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Hard Charger - Hard Charger (Cover Artwork)

Hard Charger

Hard Charger: Hard ChargerHard Charger (2007)
self-released

Reviewer Rating: 3


Contributed by: moneenerdmoneenerd
(others by this writer | submit your own)

Hard Charger is a band that lives by a very basic songwriting formula that not enough self-proclaimed "metallic hardcore" bands are putting into good use: start with a riff + riff + riff + riff + end with a riff = 1.5 minute song. They're also a small-town band that suffers from having very littl.
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Hard Charger is a band that lives by a very basic songwriting formula that not enough self-proclaimed "metallic hardcore" bands are putting into good use: start with a riff + riff + riff + riff + end with a riff = 1.5 minute song.

They're also a small-town band that suffers from having very little local support in their hometown of Fredericton, New Brunswick, where "mosh parts" metalcore reigns supreme in the scene. However, the band is constantly on tour all over Ontario and especially Quebec, filling up bars and clubs with their ultrafast take on D-beat hardcore à la Tragedy and His Hero Is Gone, and having shared the stage with bands UK Subs and Inepsy.

What sets Hard Charger apart from those bands, and probably why they cannot find a place in their own punk show community, is their taste for speedy, fist-pumpin', southern-flavored punk, much like Zeke and R.E.O. Speedealer. Songs "Line Wars" and "Hard Charger Death Stomp" sound heavily influenced, but are coupled, instead, with a billowing roar care of vocalist and friendly giant, Tery Terror.

They also share the attitude and subject matter. The tracks "Thunder Toke," "Beer Bong" and "Overdose Boogie" are a little too obvious in their immaturity, but the music behind the words is just cause for a sloppy, drunken mosh pit (if you're into that). Hard Charger's self-titled release is 14 tracks long, running just under 18 minutes in length, refusing to slow down for a single second. Even though it holds too many songs to qualify as an EP, the production value runs just under demo quality, which ultimately hides the true power behind Tery's heavy guitar tone, that can be truly admired when seen first-hand.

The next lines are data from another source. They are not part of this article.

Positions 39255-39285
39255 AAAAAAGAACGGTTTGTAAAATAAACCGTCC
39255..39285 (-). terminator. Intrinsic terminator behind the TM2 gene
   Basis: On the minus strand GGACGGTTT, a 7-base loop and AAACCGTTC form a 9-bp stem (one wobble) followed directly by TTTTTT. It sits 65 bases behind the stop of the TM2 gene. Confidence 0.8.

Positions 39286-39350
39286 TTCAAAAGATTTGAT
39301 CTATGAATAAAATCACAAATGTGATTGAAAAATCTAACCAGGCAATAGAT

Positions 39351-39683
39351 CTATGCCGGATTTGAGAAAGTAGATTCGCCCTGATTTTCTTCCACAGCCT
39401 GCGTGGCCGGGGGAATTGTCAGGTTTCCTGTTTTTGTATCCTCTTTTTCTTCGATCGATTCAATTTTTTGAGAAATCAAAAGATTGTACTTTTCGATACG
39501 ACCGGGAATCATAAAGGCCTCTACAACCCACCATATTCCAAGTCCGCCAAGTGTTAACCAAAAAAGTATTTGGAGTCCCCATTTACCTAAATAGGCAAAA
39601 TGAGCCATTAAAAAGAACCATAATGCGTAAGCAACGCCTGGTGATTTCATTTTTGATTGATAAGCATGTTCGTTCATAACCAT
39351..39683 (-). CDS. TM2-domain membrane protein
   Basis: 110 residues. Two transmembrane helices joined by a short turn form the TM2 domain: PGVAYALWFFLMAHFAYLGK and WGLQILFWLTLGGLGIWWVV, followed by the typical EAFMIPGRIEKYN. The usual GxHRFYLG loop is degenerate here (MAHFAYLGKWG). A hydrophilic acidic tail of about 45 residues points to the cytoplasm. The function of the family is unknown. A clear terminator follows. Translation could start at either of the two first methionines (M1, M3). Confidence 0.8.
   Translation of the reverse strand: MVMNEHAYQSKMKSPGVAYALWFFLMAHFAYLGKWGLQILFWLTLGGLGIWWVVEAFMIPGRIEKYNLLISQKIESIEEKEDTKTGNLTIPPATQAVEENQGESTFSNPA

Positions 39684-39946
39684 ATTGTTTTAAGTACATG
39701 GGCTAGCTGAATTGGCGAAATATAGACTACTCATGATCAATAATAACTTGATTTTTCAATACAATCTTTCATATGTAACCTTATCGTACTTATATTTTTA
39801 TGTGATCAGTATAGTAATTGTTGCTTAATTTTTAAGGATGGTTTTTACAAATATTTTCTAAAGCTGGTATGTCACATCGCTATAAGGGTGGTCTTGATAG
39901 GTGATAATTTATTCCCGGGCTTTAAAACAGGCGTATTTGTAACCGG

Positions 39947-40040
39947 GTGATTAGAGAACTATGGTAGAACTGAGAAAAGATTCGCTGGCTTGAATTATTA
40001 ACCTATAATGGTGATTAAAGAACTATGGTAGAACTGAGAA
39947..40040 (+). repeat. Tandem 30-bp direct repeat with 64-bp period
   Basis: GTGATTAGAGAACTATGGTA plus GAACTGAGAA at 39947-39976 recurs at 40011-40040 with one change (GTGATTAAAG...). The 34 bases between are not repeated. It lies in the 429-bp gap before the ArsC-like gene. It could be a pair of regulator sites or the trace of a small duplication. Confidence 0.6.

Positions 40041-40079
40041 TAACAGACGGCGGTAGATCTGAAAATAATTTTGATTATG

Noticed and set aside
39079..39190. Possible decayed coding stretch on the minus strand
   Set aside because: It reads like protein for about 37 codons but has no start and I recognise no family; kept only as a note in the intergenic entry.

However, I do agree that Hard Charger's brand of "crust 'n' roll" ain't for everybody. In a time where every heavy band coming out of the woodwork sounds the same, it's refreshing to see a band of three dudes tour successfully playing a genre that has long been forgotten by today's underground music scene. But despite that, leather jackets, spikes and back patches have never been my cup of tea.

Hard Charger's first release is impressive in its tightness, speed and agility, but can be appreciated much more when seen live. But if you're into big riffs and the sound of drum kits being destroyed (literally!), you've found your band.

 

 
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Fine Print: The following comments are owned by whoever posted them. We are not respon sible for them in any way. Seriously.
Laurier (October 24, 2007)

These guys are decent stuff saw them opening a small festival here.

xote (October 24, 2007)

This sounds kinda cool.

feeeding5000 (October 23, 2007)

The whole "crust'n'roll" thing, as you put it, is generally hit or miss. Haven't heard this band, but when the sub-sub-subgenre has quality ranging from abysmal (Cooters) to pretty damn good (Inepsy), it's hard to figure out one's position on the other stuff.

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